My admin account switched to a user account!

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  1. Posts : 183
    Windows 10 Pro 64Bit

    My admin account switched to a user account!

    My account may have gotten corrupt in the update, Don't know for sure.
    I do know this, This mess is way above my paygrade...LOL...
    I really need some help to try to fix this issue.
    The attachments can explain far better than me trying type what exactly is going on.
    All I can say it's looks pretty darn complicated to me.
    I hoping it looks worse than it is.

    My admin account switched to a user account!-admin-account-microsoft.jpg

    My admin account switched to a user account!-user-accounts-modified-2.jpg

    My admin account switched to a user account!-user-group-info-modified.jpg

    My admin account switched to a user account!-permission-example-modified.jpg

    I think the simplest way to address this is to make my account an administrator again.
    If it can be done, I'm going to need a step by step on how to do it.
    Let me know what you all think...Thanks...
    Last edited by Raner; 05 Jul 2017 at 10:43.
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  2. Eagle51's Avatar
    Posts : 1,471
    Win10 Home x64 - 1809

    There's nothing wrong with having two User Accounts (Admin & NON Admin). I'm guessing the rub comes when initially Signing In, Switching Accounts and Permissions, it makes things a bit more difficult. if you happen to Sign In with the NON Admin one, you get that permission popup.

    As long as your signed in with Admin one, you should be able to remove the NON Admin one, but don't quote me on that. Hopefully someone with more knowledge will comment on this !

    Update: More Info about the different account types ...
    Change Account Type in Windows 10 Windows 10 User Accounts Tutorials

    FYI ....
    Rene Garcia([email protected]) - Microsoft User Account
    Garcia-1(RRG-PC-1\Garcia-1) - Local User Account
    Administrators(RRG-PC-1)\Administrators - This is the Administrators Group that you are a part of since you setup your account to be an Administrator.

    If you want to switch to a Local Account ...
    Switch to Local Account in Windows 10 Windows 10 User Accounts Tutorials
    Last edited by Eagle51; 05 Jul 2017 at 11:10.
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  3. Posts : 183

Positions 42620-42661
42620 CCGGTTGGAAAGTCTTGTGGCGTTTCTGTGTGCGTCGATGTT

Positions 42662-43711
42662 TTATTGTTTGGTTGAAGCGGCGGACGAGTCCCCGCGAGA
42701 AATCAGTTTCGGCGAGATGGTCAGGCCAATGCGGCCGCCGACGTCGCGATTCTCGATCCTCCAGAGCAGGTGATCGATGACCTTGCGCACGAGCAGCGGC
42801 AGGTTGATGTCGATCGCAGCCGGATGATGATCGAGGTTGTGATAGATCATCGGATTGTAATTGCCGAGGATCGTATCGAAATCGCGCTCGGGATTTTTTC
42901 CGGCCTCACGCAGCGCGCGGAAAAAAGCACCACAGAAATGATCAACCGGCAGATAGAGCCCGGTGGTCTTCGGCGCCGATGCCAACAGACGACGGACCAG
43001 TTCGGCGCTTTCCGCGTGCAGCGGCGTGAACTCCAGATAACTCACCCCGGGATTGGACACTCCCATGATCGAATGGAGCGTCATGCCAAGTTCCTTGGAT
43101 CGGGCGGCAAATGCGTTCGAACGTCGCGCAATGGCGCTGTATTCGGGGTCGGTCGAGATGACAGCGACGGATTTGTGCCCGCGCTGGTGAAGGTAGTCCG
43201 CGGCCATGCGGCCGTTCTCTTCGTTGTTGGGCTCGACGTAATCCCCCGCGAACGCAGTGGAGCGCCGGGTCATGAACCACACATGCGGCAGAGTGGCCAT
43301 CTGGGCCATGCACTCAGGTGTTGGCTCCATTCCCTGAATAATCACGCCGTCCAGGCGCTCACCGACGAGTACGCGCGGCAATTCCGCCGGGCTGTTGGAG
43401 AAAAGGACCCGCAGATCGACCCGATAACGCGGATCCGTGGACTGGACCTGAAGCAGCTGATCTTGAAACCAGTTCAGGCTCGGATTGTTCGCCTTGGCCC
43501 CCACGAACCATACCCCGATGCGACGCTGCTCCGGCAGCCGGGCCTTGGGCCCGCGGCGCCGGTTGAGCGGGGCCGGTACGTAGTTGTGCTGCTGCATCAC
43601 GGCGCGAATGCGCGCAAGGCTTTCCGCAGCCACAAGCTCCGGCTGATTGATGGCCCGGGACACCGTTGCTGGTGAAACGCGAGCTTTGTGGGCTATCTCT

Windows 10 Pro 64Bit
    Thread Starter

    Hey, Eagle... I got a mess don't I...
    Thanks for the reply, I just made a local account.
    I'm in it now. I'll keep an eye on the download shortcuts to see if there installing in the local account admin desktop folder.
    If that darn pop up had not showed up I would have never known there was anything wrong. Because of the pop up I noticed the permissions were messed up also. Well lets see what happens using this local account... Thanks again for the help...
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  4. Try3's Avatar
    Posts : 4,377
    Windows 10 Home x64 Version 1909 Build 18363.778

    You have not posted a screenshot of the Settings, Accounts, My family & other animals list or the list of folders within C:\Users\... so we do not know the whole story.

    You will also need to use a set of net user commands, such as Net user Garcia-1, to identify your user accounts so start with Net user on its own and then work through each user name it lists. {Ignore these user accounts - Administrator, DefaultAccount} There is some guidance on interpreting the results in section 1 of If the Admin prompt has a greyed out or missing Yes button but no password entry box, use the Built-In Admin account in Safe mode to create two new Admin accounts - Wiki The username listed by the Net user command should normally match the user folder path with C:\Users\... but this is not true for accounts that were created as local user accounts and only later converted into MSAccount-linked user accounts.

    By the way, in the picture you showed above, Administrators [plural] is a red herring and nothing to be worried about. Administrators [plural] is a group of users - all those accounts with Admin-level status belong to this group.